Effect of Forming Temperature and Sheet Temper on the Brazing Characteristics of Aluminum Alloy Sheet
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Automotive heat exchangers are fabricated by forming and brazing of multi-layered aluminum (Al) alloy sheets. The Al brazing sheets are comprised of two alloy layers: an AA3xxx core, which provides strength to the assembly, and an AA4xxx clad, which melts during brazing to provide filler metal for joints throughout the assembly. Warm forming has recently proven to be a promising technique to expand heat exchanger design possibilities, by increasing the material forming limits, and by enabling the use of higher strength materials, by reducing springback after forming. However, no consideration had been given to the effect of warm forming on downstream brazing and corrosion performance. The objective of the current research is to understand the effect of forming temperature and initial sheet condition on the brazing performance of Al brazing sheets. The Al brazing sheet used throughout the current work was industrially produced, with an overall thickness of 200 µm, and a single AA4045 clad layer comprising 10 % of the sheet thickness. The sheets were supplied in both the fully annealed (O) and the work hardened (H24) sheet tempers. Warm forming was initially simulated by performing interrupted tensile tests between room temperature (RT) and 250 °C, up to pre-determined levels of strain between 2 % and 12 %, at an average engineering strain rate of 6.6x10-4 s-1. The rate of liquid clad alloy depletion during simulated brazing was measured with differential scanning calorimetry, using a parameter referred to as the liquid duration time (LDT). A small LDT, caused by rapid depletion of the liquid clad due to penetration into the core alloy, was predicted to result in poor brazing performance. The LDT for the O-RT forming condition decreased from 44.2 min when no strain was applied to the sheet, to a minimum value of 29.7 min at 4 % strain, before increasing with the further application of strain. The LDT data were correlated with the post-braze sheet microstructures: when the LDT was decreasing, the core alloy was non-recrystallized and the phenomenon of liquid film migration (LFM) occurred during brazing, while for conditions where the LDT was increasing, the core alloy was characterized by coarse, recrystallized grains without LFM. The trend in the LDT data was in excellent agreement with prior studies where LFM had been observed, indicating the suitability of the LDT as a predictor of brazing performance. When the forming temperature was increased to 250 °C, the LDT decreased from 42 min at 0 % strain, to a minimum value of 26 min at 8 % strain, but did not increase at greater applied strains. The change in the LDT data after warm forming was attributed to an increased range of strains over which LFM occurred. Thus, brazing of O temper sheet formed at 250 °C was predicted to be impaired relative to RT formed sheet. Conversely, the LDT for H24 sheet was found to be independent of both applied strain and forming temperature, and a recrystallized core alloy was observed in all cases. While some dynamic recovery is believed to have occurred during warm forming, the H24 core alloy hardness was still in the same order of magnitude as RT formed sheet, so core alloy recrystallization could still occur. Consequently, brazing of H24 temper sheet was predicted to be insensitive to forming temperature. The difference in brazing characteristics of O-RT and O-250 °C conditions was confirmed from sagging distance experiments, again using warm formed tensile coupons. Maximum sagging of O-RT sheet occurred at 4 % strain, while complete rigidity was observed at higher strains. For O-250 °C samples, the sagging distance remained elevated between 2 % to 12 % strain. Similar to conditions with a low LDT, LFM was observed in the post-braze micrographs of forming conditions with large sagging distances (i.e. O-RT-4 % and O-250 °C-10 %), and transmission electron microscopy revealed a recovered sub-structure in front of the LFM grains. The sagging distance as a function of strain for O-150 °C samples was close to that of the RT formed sheet, which indicated that formability improvements could be achieved at this temperature, without altering the brazing characteristics of the sheet. The brazing predictions made using the LDT and sagging distance data were tested by brazing of scaled-down electric vehicle battery cooling plates, which were formed from both O and H24 sheet tempers, between RT and 250 °C. Simulated brazing of single formed plates revealed that the microstructures within the plate were in good agreement with the results from the simplified tensile test specimens, at comparable levels of strain. Formed plates of the same forming conditions were then brazed together, to create functional cooling plates. In all cases, plates were successfully brazed, and were capable of withstanding an applied internal pressure of 0.28 MPa. Furthermore, no obvious difference in the brazing performance was found between the various sheet temper-forming temperature combinations at the component-level, and warm forming was shown to not adversely impact the ability to form brazed joints. The LDT and sagging distance measurements taken from strained sheet specimens were shown to be inadequate to predict the brazing performance of warm formed O temper sheet in assemblies more representative of heat exchangers, since these metrics did not account for wetting and capillary flow of the liquid clad alloy. Microstructure analysis confirmed that the microstructures were similar to the warm formed tensile specimens, although certain microstructures not present in the tensile specimens were also observed, such as strain induced boundary migration in the O-250 °C condition. However, the strain rate in the plates was estimated to be in the order of 1.0x10-1 s-1, orders of magnitude higher than the tensile specimens, and the plates experienced a significantly higher local strain (25 %) at the location in question. Additional tensile tests performed up to 20 % strain at 150 °C and 250 °C, using strain rates between 6.6x10-4 s-1 and 6.6x10-2 s-1, revealed a dependence of the post-braze microstructure on the strain rate, due to increased strain rate sensitivity at elevated temperatures, and similar microstructures as observed in the plates were found for comparable strains and strain rates. It is concluded that warm forming, used to improve formability of Al brazing sheet, does not impair brazing performance. Brazing predictors, such as the LDT and sagging distance, are useful for studying interactions occurring within the sheet during brazing, but do not account for liquid clad flow, which is a major factor in brazed joint formation in real components. The microstructure evolution of O temper sheet during brazing depends on applied strain, strain rate, and forming temperature. The change in microstructure with changes in process variables also supports the deformation energy driving force for the LFM phenomenon. The H24 sheet was found to be insensitive to an increase in forming temperature, in terms of the post-braze microstructure, LDT, and ability to braze real components. It is recommended that the potential of the warm forming process be further investigated by forming full-scale components, and forming at higher temperatures to further improve forming limits and springback reduction. Finally, the relative corrosion performance of the different sheet tempers and forming temperatures must be more thoroughly investigated.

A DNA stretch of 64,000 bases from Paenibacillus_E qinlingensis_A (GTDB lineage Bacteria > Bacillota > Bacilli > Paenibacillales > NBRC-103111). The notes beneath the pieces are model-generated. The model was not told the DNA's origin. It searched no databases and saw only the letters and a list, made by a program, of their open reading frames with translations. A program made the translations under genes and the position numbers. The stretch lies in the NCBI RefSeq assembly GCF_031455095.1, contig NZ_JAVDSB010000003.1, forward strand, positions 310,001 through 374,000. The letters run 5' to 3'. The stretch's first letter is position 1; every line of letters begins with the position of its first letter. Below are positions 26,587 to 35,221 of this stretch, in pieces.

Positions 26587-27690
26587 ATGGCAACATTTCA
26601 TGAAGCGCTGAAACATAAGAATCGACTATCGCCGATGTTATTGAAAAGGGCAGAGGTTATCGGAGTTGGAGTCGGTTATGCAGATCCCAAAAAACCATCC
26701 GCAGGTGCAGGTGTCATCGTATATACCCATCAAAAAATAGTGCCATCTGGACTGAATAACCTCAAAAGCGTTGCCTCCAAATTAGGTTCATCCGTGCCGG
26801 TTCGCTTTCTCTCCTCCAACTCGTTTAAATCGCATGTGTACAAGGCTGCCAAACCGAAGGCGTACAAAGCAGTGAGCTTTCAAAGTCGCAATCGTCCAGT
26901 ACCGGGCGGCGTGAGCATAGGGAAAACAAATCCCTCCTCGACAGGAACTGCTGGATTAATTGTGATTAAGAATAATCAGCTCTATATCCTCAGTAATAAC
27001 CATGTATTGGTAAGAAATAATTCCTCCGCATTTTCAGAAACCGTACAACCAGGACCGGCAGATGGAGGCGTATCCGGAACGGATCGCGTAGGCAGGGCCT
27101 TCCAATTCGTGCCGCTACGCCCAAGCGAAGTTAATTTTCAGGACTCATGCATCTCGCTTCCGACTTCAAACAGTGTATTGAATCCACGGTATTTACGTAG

Cite this version of the work
Michael Benoit (2018). Effect of Forming Temperature and Sheet Temper on the Brazing Characteristics of Aluminum Alloy Sheet. UWSpace. http://hdl.handle.net/10012/13844